Data Analysis Cont.

It is unbelievable that the research period is just about over already! The past 8 weeks have flown by. However, progress with data analysis is slowing down. I have successfully cleaned all my insect data and calculated several diversity measures for each site and transect using R for Statistical Analysis. Using R was not as terribly daunting as I was anticipating though it was frustrating at times. The feeling of triumph when a code would finally work made the frustration well worth it! Altogether, I have calculated abundance, species richness, Simpson’s diversity index, Chao’s species estimator, Pielou’s evenness measure, and rarefaction curves for each data site. I am now working on turning my calculations into visuals. I can preliminarily judge the differing diversities of the sites, but will also be running statistical tests on the data to see which sites are overall “more diverse”.  I will obtain the patch sizes for each transect to complete my analysis.

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Time to get statty

Most of us in the lab have officially finished our field work with both milkweed and insects! For the remainder of the summer I will be going out into our nearby field site 1-2 times per week to collect some final data on insects. I have read that different types of milkweed herbivores will be emerging late in July (around this time). Our nearby site has relatively low insect density in general so I am unsure how much insect activity I will actually record, but it will be interesting to see! I am hoping to collect more samples for my insect teaching collection though I am doubtful that Yorktown has enough individuals for collection.

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Ridin’ on the milkweed bus

June milkweed fieldwork is thoroughly underway! We have been collecting data for a couple weeks now and have almost collected data on every transect. We ended up abandoning one transect at New Quarter Park. However, we have since visited and collected data on our five transects at Yorktown Battlefield, seven at Blandy Experimental Farm, and two at Sky Meadows State Park. We are winding down on plant data collection this weekend with four transects at Prequile National Wildlife Refuge. We began at Blandy where we learned methods for measuring and recording data. Though I was slow both at measuring and recording at first, after hundreds of milkweed plants I have gotten more proficient with the meter stick, calipers, and rugged handheld field PCs. When we return from Presquile next week, several of us in the milkweed crew will go back to Blandy to collect data for our individual research questions.

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Milkweed Preparation

This week marked the beginning of my milkweed adventures and what I’m sure will become a beautiful relationship with milkweed herbivores. I kicked off the research period by becoming van certified which will become important later in the summer when taking day trips to our nearby but off-campus sites at New Quarter Park and Yorktown Battlefield. We (the milkweed researchers in the Plant Ecology lab) began by revisiting our research questions, establishing summer goals, and designing our experimental set-ups. We have also spent time finding useful literature on our particular subjects that will provide information and potential methods for our projects. I have finally come across papers on crab spiders and milkweed after months of searching which is very exciting for my potential research involving spiders as predators on milkweed. Aside from preparatory lab work, we have inspected our nearby field sites to identify transects from last year. At our first site we were unable to find our tagged plants and anticipate potential problems at this site. However, there is still hope at finding our plants. If not, we know of other prospective sites that we can scout out and perhaps set-up for study. We saw only a couple insects on the milkweed in the field but many spiders were out and about despite the lower temperature so I am looking forward to seeing more! Next week I will try out different methods for insect collection, potentially utilizing sweep nets in place of manual collection.  I am anticipating the coming weeks to be filled with sweat, fun new technology, and hopefully many insects!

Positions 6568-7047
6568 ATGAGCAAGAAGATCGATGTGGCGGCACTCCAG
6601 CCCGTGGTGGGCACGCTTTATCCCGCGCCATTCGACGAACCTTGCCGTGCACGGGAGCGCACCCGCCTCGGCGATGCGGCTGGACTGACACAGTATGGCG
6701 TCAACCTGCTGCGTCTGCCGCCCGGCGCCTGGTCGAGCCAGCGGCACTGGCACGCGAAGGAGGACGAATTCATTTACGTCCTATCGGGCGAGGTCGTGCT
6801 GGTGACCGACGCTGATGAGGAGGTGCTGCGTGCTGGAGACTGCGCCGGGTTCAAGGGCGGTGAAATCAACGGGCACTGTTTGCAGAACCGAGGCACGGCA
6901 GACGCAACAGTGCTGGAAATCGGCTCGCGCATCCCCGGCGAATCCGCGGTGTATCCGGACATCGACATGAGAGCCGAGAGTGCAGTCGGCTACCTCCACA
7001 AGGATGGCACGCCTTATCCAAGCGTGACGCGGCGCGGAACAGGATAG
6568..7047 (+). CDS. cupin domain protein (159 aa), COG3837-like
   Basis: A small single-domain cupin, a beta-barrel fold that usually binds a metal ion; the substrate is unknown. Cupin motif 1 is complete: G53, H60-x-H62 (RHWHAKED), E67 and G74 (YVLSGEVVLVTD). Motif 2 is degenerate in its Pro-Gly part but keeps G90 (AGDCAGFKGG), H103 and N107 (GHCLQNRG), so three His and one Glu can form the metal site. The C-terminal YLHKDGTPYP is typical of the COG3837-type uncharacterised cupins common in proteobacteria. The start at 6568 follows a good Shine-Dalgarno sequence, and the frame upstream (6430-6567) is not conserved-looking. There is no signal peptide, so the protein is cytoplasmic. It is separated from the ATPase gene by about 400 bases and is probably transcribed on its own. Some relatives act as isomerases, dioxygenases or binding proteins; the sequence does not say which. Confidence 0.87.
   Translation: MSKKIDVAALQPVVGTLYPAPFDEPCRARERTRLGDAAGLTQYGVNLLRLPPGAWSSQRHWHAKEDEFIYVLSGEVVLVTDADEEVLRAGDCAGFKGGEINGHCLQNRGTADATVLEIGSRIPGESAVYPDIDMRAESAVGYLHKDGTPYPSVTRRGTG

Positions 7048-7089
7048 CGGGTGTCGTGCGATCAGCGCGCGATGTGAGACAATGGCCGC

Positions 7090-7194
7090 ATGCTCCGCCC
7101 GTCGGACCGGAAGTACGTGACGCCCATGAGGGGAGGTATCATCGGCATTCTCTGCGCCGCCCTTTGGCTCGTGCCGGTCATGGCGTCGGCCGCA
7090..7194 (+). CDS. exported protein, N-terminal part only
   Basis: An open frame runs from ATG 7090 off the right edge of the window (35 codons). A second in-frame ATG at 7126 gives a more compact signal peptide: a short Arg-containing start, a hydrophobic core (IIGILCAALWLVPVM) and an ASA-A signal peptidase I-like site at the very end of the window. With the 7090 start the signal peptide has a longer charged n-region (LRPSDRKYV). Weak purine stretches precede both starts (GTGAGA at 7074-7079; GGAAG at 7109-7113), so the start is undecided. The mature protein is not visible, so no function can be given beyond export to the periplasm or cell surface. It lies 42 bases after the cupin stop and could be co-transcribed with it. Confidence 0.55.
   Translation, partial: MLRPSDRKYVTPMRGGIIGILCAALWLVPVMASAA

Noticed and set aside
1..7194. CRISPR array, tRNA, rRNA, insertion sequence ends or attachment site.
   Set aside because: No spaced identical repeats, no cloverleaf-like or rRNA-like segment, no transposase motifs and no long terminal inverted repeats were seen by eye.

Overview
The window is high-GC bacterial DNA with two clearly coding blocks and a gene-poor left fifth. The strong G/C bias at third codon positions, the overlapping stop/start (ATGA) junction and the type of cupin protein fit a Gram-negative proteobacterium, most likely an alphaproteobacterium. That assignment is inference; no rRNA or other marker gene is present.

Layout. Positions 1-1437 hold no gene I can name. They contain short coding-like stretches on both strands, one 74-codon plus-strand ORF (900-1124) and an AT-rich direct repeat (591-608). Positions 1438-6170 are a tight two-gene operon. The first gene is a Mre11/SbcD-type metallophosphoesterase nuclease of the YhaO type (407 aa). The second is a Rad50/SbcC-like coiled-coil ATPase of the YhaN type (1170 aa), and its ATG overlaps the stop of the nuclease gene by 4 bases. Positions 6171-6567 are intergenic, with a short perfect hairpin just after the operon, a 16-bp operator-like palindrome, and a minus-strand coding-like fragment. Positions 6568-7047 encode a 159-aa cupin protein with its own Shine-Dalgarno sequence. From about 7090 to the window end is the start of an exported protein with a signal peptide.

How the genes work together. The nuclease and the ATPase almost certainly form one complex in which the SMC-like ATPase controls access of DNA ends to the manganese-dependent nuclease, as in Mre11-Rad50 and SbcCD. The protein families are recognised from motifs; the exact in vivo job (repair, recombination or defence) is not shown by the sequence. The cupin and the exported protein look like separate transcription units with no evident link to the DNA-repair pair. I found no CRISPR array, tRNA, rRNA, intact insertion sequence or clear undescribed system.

Milkweed and Herbivores!

My name is Rachel Cook and I am a sophomore in Dr. Harmony Dalgleish’s plant ecology lab. Milkweed is an exciting plant because it thrives in areas categorized as disturbed, has unique defenses against herbivory, and in turn has a specialized insect community. In an attempt to understand plant-insect interactions with milkweed and its insect community, I will be doing research to quantify insect diversity and interactions. This summer I will be examining how milkweed patch dynamics affect (or do not affect) insect diversity, particularly focusing on herbivores. I expect to find lower quantities of herbivores in smaller, less dense patches of milkweed and higher quantities in larger, more dense patches. However, my expectations could be reversed as insects may be more dispersed within denser patches. While patch dynamics and insect diversity is the major aim of my research, my deeper interest is in interactions between insect predators and their prey. During the course of my research, I will also gather information on how milkweed patch size and density affects predator-prey dynamics and how these dynamics in turn affect milkweed. I am particularly examining spiders and how the presence of spiders, a major predator in any insect community, affect the insect community. I hope to find significant information to conduct further research with spiders in the future.